At a superficial level, it can be argued that all pay-at-the-gate enclosed racecourses are fundamentally the same. They all consist of a long, wide track, surrounded by rails, which define the racing surface, with various starting points and a winning post, which marks the finishing point of each race.
However, Britain is blessed with 60 racecourses catering for horse racing on the flat, over jumps, or both and, while some of them are similar in certain respects, they all have their own unique characteristics. Most flat races, and all jump races, are run on turf, but six British racecourses – Chelmsford, Kempton, Lingfield, Newcastle, Southwell and Wolverhampton – cater for flat racing on synthetic, or ‘all-weather’ surfaces, known as Fibresand, Polytrack and Tapeta.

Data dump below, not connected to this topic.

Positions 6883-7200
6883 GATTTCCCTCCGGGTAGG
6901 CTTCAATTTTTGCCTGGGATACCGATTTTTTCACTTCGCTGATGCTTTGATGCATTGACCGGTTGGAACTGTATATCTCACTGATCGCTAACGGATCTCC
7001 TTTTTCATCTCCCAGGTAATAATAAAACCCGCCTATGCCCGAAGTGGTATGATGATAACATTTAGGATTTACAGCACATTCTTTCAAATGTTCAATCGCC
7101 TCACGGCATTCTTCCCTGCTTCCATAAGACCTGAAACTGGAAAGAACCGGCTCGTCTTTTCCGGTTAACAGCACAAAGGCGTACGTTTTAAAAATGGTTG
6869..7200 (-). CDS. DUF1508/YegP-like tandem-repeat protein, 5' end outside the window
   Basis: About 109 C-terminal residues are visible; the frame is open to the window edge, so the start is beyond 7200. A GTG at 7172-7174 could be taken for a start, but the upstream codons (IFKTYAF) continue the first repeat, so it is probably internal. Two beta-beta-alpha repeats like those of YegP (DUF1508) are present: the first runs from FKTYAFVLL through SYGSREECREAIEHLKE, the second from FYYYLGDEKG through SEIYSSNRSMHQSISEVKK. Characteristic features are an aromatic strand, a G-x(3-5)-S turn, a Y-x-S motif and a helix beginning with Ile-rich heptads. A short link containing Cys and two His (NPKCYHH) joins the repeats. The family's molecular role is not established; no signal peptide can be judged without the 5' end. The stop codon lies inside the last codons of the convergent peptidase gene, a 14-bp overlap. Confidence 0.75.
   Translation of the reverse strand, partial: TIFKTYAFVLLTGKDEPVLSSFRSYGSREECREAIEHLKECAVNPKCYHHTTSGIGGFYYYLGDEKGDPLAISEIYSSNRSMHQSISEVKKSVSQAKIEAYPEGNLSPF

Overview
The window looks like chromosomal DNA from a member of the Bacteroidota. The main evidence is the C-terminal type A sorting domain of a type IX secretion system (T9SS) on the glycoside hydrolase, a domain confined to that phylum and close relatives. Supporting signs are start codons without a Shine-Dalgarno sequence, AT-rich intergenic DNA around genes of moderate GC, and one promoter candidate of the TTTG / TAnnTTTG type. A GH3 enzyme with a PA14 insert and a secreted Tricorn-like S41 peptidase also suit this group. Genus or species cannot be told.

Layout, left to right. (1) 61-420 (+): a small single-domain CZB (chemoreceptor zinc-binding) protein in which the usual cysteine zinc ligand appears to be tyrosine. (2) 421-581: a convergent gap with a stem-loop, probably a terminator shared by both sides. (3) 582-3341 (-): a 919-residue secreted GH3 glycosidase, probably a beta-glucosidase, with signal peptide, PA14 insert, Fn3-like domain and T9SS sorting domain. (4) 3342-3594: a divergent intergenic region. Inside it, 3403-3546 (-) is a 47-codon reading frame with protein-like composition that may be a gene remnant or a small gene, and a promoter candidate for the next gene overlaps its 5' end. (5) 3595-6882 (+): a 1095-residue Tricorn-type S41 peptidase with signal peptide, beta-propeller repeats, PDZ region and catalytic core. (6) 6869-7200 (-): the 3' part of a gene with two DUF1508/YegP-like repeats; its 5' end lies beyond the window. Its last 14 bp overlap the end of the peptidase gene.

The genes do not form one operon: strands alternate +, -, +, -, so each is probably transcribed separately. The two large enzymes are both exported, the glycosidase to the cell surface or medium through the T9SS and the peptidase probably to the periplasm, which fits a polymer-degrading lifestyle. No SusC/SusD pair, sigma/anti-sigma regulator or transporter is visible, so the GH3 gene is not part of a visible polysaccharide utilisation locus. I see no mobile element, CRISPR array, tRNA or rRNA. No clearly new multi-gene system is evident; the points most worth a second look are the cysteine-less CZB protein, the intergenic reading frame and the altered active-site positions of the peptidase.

Even on turf courses, the overall shape and topology of the racing surface, the direction in which the horses run – that is, left-handed, or clockwise, or right-handed, or anti-clockwise – the length of the home straight and other characteristics often determine the type of horse that is most effective on the course. Some racecourses are completely flat, while others have pronounced undulations, uphill and downhill, and/or adverse cambers to throw horses off balance. Similarly, some racecourses have broad, sweeping turns, while others have tighter bends, or are constantly on the turn, favouring the agile, nimble type of horse. Of course, in jump racing, especially steeplechasing, the ‘stiffness’ of the fences – governed by the density of the birch cuttings from which they are made – is something else to consider.